When Apple’s market research team defined the iPad demographic, I am sure that toddlers were the farthest things from their minds. I mean, really. What parent in this economy would consider shelling out that much money for a toy? Especially, for a toddler.
But, you know, many of the classic early-adopters (men between the ages of 35 and 44) also happen to have kids. Children that grew up surrounded by the latest techno-gadgets. Kids orphaned by i devices with glowing screens and tantalizing interfaces. At some point, one of these children will get their hands on an iPad and nothing will ever be the same.
Perhaps it will happen by accident. Mommy or Daddy sets the iPad down on the table to go and get a drink. Little Mary is drawn to the device like a moth to a light bulb. The intuitive interface makes even a novice look like an iPad expert and the parent returns to see their little girl navigating like a professional. After calling their friends and putting a video on youtube.com, Mommy and Daddy go on a hunt for toddler apps.
It might happen sweetly. Imagine Daddy, sitting on the couch, deeply enthralled with his iPad. 2 year-old Johnny climbs up next to him, places his little head on Daddy’s shoulder, and watches intently. There is hardly a father in existence that could resist the urge to take his child’s little finger and introduce him to the wonders of the iPad.
Maybe, it will happen out of boredom. After spending twenty minutes listening to the annoying electronic voice of Tommy’s alphabet robot, Mom catches a glimpse of the iPad in her peripheral vision. She wonders…Within five minutes, she has found and downloaded ten free preschooler apps, designed to teach her son numbers, letters, sight words, and more. Mom couldn’t be happier, and the stupid robot is retired to the garage sale box.
In our house, it was completely pre-meditated. At the ripe old age of one, we introduced our little boy to the iTouch. He learned his animals and cause and effect by playing Peekaboo Barn and other simple games. He practiced his fine motor skills by dragging, sliding, drawing, and tracing. We took to referring to it as “the Ultimate Toy.”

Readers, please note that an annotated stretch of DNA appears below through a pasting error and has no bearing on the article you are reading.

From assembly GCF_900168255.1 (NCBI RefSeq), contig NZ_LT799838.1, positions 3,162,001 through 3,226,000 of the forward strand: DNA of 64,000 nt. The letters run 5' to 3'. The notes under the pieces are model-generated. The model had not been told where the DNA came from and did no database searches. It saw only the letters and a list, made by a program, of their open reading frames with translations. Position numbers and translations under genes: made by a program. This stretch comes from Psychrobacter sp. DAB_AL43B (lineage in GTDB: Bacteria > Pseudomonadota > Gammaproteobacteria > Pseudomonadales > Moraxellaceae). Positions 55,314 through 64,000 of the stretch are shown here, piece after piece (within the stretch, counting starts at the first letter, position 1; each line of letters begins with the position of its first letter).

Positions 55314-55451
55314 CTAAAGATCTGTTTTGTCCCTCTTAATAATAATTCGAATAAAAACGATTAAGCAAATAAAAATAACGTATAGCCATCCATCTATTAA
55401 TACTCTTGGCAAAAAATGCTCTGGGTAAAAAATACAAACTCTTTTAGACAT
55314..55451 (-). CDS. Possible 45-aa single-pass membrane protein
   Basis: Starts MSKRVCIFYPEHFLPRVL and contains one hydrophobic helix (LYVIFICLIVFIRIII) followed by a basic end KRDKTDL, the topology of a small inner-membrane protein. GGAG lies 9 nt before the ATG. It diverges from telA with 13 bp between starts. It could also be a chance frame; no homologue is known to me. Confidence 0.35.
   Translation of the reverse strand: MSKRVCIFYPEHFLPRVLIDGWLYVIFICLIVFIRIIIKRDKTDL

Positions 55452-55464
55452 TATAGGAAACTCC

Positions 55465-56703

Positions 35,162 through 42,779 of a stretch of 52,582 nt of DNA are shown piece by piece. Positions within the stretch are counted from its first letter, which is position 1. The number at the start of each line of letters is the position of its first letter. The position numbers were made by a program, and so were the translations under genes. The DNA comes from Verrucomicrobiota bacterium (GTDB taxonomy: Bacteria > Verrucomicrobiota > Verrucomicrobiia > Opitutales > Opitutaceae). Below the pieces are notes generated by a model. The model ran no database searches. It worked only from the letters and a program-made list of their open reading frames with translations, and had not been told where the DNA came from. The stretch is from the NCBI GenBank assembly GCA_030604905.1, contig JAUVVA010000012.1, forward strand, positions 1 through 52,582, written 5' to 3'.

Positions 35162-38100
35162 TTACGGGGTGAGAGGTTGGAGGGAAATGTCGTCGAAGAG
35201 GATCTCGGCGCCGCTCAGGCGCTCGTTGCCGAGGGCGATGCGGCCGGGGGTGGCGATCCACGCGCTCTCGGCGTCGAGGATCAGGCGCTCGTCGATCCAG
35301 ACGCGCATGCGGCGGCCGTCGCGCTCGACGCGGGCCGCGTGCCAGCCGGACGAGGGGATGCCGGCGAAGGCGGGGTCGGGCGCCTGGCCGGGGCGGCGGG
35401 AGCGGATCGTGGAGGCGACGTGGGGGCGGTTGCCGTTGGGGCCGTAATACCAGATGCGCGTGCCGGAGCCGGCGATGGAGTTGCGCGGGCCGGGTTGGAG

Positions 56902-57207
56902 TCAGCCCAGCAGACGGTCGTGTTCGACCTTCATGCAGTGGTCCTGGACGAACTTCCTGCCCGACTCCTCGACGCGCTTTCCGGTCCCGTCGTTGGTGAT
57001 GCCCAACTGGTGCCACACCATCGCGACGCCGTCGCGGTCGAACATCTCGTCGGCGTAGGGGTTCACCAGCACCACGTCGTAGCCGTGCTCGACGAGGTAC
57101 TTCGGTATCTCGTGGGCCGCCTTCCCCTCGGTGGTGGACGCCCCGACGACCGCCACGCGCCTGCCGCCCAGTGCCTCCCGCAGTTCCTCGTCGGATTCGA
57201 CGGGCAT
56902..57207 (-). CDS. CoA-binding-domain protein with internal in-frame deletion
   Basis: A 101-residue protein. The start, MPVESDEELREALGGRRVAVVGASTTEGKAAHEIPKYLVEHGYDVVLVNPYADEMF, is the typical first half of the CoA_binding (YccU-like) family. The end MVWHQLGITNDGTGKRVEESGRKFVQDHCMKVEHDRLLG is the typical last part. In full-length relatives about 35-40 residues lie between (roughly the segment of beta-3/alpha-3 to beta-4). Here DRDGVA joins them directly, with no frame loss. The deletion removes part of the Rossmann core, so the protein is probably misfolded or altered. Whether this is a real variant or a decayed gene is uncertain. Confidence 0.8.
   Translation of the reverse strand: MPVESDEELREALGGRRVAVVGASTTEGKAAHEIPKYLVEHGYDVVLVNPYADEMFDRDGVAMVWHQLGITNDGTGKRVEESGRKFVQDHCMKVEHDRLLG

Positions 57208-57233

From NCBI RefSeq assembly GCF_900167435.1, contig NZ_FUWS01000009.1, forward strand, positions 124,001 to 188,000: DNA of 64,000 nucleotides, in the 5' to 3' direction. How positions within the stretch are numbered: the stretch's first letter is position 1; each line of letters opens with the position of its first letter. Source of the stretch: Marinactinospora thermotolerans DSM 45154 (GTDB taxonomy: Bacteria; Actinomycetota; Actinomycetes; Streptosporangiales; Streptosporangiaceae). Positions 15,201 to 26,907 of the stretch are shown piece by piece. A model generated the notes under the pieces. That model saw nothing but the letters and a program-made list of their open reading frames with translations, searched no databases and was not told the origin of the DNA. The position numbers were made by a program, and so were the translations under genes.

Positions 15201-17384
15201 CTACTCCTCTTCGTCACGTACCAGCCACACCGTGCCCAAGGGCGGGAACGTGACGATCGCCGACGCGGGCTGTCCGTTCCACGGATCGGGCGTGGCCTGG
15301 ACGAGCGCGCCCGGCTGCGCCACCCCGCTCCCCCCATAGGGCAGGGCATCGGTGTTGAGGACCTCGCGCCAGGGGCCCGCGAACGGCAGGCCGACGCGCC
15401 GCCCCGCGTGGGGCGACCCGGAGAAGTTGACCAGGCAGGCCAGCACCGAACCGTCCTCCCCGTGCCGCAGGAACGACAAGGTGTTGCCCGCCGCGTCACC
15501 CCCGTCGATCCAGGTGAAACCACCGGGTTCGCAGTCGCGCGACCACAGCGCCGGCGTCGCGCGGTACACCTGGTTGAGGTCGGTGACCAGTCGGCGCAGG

When we heard rumors about Apple’s new device, we followed along with baited breath. From what we read, the iPad would take everything we loved about the iTouch and make it bigger and better. And, we were not disappointed.
The large screen opened the door to new apps where our toddler could trace alphabet letters, color full-sized pictures, and complete puzzles. It still makes us smile to watch him deftly slide the bar to unlock the device, navigate to his screen of apps, and thoughtfully decide which game to play.
Just by using the interface, he can read common navigational terms like “start”, “menu”, and “done”. When he watches movies, he has no problem fastforwarding through boring scenes, finding other chapters to watch, and pausing them politely when we talk to him. He is two years old, and he is not a genius. The iPad is just so intuitive that it is as if it was made by a toy designer.
While passers-by may still gawk at our toddler’s adept use of the iPad, we don’t think it will be long before kids and iPads become a common sight. Once the devices come down in price, we may even start seeing iPads used as educational tools in preschools and high-end daycare centers.
Although Apple may not have considered children in their original marketing analysis, I expect they have caught on by now. Certainly, the iPad app developers have.